Saturday, October 5, 2013

On It

On the wind, that is.

Though pictures forever fail to capture the experience of being at sea, here is a brief photo album of our day spent sailing into the wind to get to the reef-encircled island of Makongai.

Queasy three-year-old tries, and presumably fails, to get comfortable on the high side.  
Mom smiles at it all.  

Soaked after a stint on the bow, conning us through the pass under sail.

Mom and son vs. tuna. 

It was a dinner to remember.


Those pictures were taken a few days ago.  Today, we've had a surprisingly tiring time navigating through the reefs to get up to the north side of Viti Levu.  

The most remarkable event of the day was the pig we came across about two miles offshore, swimming along bravely, but not towards land.  I was at the mast, looking out for uncharted reefs, and so saw the pig first.  Funny how quickly you do the parental calculus that adds up to "don't say anything".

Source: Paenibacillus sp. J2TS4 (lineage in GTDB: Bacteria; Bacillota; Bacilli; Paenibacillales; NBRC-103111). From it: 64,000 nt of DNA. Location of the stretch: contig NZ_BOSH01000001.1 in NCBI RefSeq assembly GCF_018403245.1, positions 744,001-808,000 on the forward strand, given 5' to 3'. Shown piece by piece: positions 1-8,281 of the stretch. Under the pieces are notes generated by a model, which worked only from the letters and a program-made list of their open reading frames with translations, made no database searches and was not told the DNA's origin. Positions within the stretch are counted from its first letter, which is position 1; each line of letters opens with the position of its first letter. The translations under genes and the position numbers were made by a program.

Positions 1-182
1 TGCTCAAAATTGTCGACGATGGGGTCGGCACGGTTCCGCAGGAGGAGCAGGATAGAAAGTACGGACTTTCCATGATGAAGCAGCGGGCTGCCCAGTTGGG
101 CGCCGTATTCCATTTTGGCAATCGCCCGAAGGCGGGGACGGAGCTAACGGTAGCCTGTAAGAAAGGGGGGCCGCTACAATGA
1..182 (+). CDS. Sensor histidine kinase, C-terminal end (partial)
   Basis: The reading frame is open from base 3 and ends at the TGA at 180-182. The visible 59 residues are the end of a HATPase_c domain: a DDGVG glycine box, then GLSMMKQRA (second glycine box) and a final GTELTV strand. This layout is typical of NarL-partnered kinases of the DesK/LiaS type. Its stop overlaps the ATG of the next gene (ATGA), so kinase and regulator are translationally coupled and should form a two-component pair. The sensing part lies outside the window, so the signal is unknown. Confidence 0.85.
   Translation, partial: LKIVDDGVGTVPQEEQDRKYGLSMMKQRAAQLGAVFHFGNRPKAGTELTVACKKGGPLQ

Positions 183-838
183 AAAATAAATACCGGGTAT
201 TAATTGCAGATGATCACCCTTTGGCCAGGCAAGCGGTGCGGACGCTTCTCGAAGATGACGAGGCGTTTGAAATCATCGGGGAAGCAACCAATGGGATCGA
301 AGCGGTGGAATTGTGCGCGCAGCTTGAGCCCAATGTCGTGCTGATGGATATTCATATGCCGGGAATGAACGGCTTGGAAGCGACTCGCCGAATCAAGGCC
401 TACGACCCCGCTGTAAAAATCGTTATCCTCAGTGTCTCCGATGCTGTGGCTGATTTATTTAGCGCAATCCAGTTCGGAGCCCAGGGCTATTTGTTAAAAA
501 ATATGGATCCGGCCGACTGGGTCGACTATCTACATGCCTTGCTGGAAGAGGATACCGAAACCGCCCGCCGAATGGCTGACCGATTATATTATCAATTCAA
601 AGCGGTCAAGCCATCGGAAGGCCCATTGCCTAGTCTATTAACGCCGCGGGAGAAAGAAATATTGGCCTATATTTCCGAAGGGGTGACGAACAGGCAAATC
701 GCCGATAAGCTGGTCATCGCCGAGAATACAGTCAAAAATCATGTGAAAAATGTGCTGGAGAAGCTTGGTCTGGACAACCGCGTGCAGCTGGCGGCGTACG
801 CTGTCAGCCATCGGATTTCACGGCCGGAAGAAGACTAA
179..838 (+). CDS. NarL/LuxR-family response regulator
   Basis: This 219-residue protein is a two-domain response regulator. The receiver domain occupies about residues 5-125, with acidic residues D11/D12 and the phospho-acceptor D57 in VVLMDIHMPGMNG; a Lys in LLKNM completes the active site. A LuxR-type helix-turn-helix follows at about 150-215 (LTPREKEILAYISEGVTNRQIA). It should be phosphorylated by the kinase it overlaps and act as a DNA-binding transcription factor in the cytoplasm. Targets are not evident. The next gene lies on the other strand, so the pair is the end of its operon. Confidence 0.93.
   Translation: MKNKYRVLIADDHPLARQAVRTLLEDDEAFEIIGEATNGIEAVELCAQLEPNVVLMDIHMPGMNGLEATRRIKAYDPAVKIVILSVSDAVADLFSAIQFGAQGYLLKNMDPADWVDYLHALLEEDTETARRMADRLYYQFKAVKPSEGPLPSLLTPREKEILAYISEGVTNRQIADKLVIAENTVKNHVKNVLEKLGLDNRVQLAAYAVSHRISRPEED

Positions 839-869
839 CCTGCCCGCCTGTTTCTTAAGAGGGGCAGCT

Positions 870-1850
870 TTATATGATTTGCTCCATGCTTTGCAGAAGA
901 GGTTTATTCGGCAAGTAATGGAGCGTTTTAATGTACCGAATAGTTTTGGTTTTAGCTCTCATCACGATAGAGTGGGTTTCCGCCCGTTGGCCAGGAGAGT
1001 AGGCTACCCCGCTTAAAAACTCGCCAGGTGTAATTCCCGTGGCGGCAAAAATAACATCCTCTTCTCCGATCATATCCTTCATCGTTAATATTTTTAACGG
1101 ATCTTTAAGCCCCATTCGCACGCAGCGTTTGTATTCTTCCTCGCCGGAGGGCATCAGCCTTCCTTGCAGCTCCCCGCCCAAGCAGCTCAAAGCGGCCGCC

But Elias spotted the pig as well, snorting and blowing bubbles with his snout as he paddled along with his trotters.

Eric instantly displayed the expected reaction.  "Can we save him?" he asked.  

Alisa and I looked at each other.  

This pig wasn't anything out of E.B. White.  It was a big, feral-looking pig out of the Melanesian bush.  Every scenario that we might imagine for a rescue had a variety of poor endings.

I didn't think of it at the time, but this might have been the only time in our six years on board that a gun would have been useful, as one reasonable thing to do would have been to drive right up to the pig, shoot it, haul the carcass on board with a halyard, proceed to a village, and make lots of new friends.

As it was, we left the pig to his fate.

Lord knows how he got there.


  1. that is one beautiful fish!

    1. Isn't it, though? Not a red salmon, mind you, but pretty darn good.

  2. What a booster of a post! Astonishing pig-at-sea story, triumphal fish-landed-by-boy pix and a moral dilemma deftly reasoned. Way to go, Galactic!

    1. Thanks, guys. Thinking of how useful a gun would have been might prove I'm still an Alaskan!